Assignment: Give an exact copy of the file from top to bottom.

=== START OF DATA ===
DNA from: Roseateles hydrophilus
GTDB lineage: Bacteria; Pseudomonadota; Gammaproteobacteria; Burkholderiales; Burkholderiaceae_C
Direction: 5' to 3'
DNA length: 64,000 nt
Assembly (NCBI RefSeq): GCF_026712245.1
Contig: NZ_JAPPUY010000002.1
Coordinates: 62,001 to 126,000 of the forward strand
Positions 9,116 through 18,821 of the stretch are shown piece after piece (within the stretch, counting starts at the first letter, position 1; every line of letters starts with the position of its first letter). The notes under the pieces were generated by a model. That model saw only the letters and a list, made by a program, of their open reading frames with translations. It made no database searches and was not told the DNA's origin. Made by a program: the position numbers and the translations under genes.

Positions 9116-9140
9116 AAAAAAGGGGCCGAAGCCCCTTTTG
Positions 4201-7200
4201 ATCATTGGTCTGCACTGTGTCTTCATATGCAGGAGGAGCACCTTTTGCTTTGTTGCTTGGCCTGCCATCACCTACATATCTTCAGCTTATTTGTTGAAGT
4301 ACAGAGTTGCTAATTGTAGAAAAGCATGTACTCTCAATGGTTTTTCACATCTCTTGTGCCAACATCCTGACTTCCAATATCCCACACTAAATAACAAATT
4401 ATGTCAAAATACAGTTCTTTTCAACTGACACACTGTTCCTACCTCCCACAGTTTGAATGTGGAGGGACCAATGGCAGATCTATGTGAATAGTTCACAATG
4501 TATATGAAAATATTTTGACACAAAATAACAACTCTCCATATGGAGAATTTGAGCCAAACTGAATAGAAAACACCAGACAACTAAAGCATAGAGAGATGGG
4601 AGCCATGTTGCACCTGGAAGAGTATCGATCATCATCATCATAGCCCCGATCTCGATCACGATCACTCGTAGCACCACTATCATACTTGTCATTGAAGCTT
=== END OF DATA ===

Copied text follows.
DNA from: Roseateles hydrophilus
GTDB lineage: Bacteria; Pseudomonadota; Gammaproteobacteria; Burkholderiales; Burkholderiaceae_C
Direction: 5' to 3'
DNA length: 64,000 nt
Assembly (NCBI RefSeq): GCF_026712245.1
Contig: NZ_JAPPUY010000002.1
Coordinates: 62,001 to 126,000 of the forward strand
Positions 9,116 through 18,821 of the stretch are shown piece after piece (within the stretch, counting starts at the first letter, position 1; every line of letters starts with the position of its first letter). The notes under the pieces were generated by a model. That model saw only the letters and a list, made by a program, of their open reading frames with translations. It made no database searches and was not told the DNA's origin. Made by a program: the position numbers and the translations under genes.

Positions 9116-9140
9116 AAAAAAGGGGCCGAAGCCCCTTTTG
Positions 4201-7200
4201 ATCATTGGTCTGCACTGTGTCTTCATATGCAGGAGGAGCACCTTTTGCTTTGTTGCTTGGCCTGCCATCACCTACATATCTTCAGCTTATTTGTTGAAGT
4301 ACAGAGTTGCTAATTGTAGAAAAGCATGTACTCTCAATGGTTTTTCACATCTCTTGTGCCAACATCCTGACTTCCAATATCCCACACTAAATAACAAATT
4401 ATGTCAAAATACAGTTCTTTTCAACTGACACACTGTTCCTACCTCCCACAGTTTGAATGTGGAGGGACCAATGGCAGATCTATGTGAATAGTTCACAATG
4501 TATATGAAAATATTTTGACACAAAATAACAACTCTCCATATGGAGAATTTGAGCCAAACTGAATAGAAAACACCAGACAACTAAAGCATAGAGAGATGGG
4601 AGCCATGTTGCACCTGGAAGAGTATCGATCATCATCATCATAGCCCCGATCTCGATCACGATCACTCGTAGCACCACTATCATACTTGTCATTGAAGCTT